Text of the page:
Sure. I had no financial backing from any label at this stage, as well as no idea whether anybody, reviewers, fans, web radios etc, would have an interest in my music after all was done. On the other side, I was not satisfied with something like programmed drums or synth-guitars, so I was very grateful to all my guest musicians who had helped me along the way. I had also happened to win four studio days as a result of the German Pop and Rock Award as the best keyboard player of 2006, and I used this time for the drum recording sessions and for the mastering.

I believe that on this album all orchestral sounds were made with your synthesizers. They sound very realistic, like a real orchestra. Can you tell me what kind of keyboards you have used on the album?

Actually the workflow is: I would first prepare a MIDI track for each voice of the score, and I would take care of the certain classical principles, no parallel fifths, no same-directional movement of the voices, already at this stage. That's what makes the strings sound so authentic. Then, I would use several different samplers to record the sound, layer them and then enjoy the result... Normally, I use the string samples from my Kurzweil K2500 library and two software plug-ins: Garritan Orchestra and the Silver Orchestra of East/West. Final proportion is always the matter of experiment.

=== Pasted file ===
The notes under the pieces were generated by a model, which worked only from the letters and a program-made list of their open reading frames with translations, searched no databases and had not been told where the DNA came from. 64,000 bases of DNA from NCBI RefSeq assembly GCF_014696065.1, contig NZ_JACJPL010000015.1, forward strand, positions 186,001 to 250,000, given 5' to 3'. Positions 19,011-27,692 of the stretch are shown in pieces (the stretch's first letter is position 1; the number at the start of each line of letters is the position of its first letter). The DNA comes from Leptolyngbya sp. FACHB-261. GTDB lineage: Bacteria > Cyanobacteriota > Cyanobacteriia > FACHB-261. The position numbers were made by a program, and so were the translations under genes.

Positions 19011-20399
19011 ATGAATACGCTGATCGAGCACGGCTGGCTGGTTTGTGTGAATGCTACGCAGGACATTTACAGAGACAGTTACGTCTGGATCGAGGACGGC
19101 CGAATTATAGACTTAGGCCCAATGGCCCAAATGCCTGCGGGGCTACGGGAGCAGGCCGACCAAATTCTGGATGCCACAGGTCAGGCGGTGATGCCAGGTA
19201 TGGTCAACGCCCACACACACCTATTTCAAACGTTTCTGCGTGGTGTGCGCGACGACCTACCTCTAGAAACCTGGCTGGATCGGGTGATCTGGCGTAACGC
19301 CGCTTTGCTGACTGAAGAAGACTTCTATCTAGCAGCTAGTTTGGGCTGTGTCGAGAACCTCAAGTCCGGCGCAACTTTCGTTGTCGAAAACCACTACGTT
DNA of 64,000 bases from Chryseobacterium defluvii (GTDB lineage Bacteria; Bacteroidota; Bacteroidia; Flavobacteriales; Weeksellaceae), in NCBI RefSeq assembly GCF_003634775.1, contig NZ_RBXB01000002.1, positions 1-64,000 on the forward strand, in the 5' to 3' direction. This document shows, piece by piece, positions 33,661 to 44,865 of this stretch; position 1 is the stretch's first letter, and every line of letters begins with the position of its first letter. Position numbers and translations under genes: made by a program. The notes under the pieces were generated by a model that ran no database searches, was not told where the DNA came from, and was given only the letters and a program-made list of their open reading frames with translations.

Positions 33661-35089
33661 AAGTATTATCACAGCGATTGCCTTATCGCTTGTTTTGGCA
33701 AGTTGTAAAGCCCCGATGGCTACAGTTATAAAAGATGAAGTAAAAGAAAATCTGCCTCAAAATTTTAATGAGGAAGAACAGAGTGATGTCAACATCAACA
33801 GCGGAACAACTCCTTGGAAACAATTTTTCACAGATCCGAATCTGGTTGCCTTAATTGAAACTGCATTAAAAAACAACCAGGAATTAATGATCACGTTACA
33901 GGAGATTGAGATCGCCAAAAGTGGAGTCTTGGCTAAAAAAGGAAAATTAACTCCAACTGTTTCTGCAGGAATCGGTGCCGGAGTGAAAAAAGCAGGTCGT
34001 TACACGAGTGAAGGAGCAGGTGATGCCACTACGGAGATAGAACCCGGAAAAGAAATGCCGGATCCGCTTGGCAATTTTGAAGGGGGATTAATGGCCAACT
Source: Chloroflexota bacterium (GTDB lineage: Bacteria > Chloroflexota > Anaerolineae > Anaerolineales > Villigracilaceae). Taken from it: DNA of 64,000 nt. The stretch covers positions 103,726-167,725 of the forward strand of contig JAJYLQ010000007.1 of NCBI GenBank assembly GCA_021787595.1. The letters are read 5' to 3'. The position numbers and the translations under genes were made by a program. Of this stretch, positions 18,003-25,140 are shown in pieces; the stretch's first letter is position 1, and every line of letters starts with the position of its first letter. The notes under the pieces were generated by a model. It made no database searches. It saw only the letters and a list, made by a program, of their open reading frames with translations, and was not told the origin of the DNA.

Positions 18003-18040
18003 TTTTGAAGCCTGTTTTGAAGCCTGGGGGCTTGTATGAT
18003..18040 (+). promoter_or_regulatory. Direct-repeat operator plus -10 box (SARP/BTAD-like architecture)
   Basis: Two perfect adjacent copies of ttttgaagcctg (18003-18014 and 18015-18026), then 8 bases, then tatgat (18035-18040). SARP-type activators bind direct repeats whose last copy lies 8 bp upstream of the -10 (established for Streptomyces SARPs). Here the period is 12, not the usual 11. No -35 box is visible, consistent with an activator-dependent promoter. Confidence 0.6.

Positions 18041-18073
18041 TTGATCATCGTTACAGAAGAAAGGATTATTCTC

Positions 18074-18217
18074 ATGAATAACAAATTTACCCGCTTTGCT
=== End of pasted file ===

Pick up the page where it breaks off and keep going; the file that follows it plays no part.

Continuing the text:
On this album I could hear that you are a classically trained musician. Most of all, the two pieces of J.S. Bach reveal those influences. Are you afraid that people might say: “Here is another classical trained wonder kid that tries to impress the outside world with his classical pieces” or “Don’t give me that classical bullshit”. Don’t get me wrong I loved it all the way but I know how people sometimes think.

Hey, but then it seems that many people love it too, because I got the most of my points by reviewers exactly for these two renditions! I have always enjoyed baroque music, and the works of Bach in the first line, of course. It is a music of immense depth, and as you are working on your performance, you are actually exploring this depth, finding something that’s personally yours in it. It is amazing how different the same pieces sound in the performances of Richter, or Gould, or now of Martin Stadtfeld. I have tried to find something that is mine in these two pieces and the result had just happened, so to impress anybody was not the primary aim.

Your solo album also reveals that you like not only classical music but also blues music. Most of all the track 'Do Without Me' has all those jazzy and blues influences. How is it that a lot of classical trained musicians such as Keith Emerson or Jon Lord still like to play that kind of music?